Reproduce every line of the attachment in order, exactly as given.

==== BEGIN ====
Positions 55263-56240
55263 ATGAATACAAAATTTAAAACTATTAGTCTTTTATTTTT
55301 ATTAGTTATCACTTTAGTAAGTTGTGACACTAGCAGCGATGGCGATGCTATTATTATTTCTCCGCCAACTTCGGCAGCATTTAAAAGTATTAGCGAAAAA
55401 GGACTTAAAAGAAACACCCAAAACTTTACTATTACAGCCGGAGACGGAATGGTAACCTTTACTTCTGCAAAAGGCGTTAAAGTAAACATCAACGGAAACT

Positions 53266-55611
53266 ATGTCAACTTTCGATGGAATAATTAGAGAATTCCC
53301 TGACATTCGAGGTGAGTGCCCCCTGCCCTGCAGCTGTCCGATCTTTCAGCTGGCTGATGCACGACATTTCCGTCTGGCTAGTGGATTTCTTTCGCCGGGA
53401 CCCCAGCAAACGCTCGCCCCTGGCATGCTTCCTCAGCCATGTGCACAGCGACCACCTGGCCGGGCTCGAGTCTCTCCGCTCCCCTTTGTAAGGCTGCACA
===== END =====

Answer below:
Positions 55263-56240
55263 ATGAATACAAAATTTAAAACTATTAGTCTTTTATTTTT
55301 ATTAGTTATCACTTTAGTAAGTTGTGACACTAGCAGCGATGGCGATGCTATTATTATTTCTCCGCCAACTTCGGCAGCATTTAAAAGTATTAGCGAAAAA
55401 GGACTTAAAAGAAACACCCAAAACTTTACTATTACAGCCGGAGACGGAATGGTAACCTTTACTTCTGCAAAAGGCGTTAAAGTAAACATCAACGGAAACT

Positions 53266-55611
53266 ATGTCAACTTTCGATGGAATAATTAGAGAATTCCC
53301 TGACATTCGAGGTGAGTGCCCCCTGCCCTGCAGCTGTCCGATCTTTCAGCTGGCTGATGCACGACATTTCCGTCTGGCTAGTGGATTTCTTTCGCCGGGA
53401 CCCCAGCAAACGCTCGCCCCTGGCATGCTTCCTCAGCCATGTGCACAGCGACCACCTGGCCGGGCTCGAGTCTCTCCGCTCCCCTTTGTAAGGCTGCACA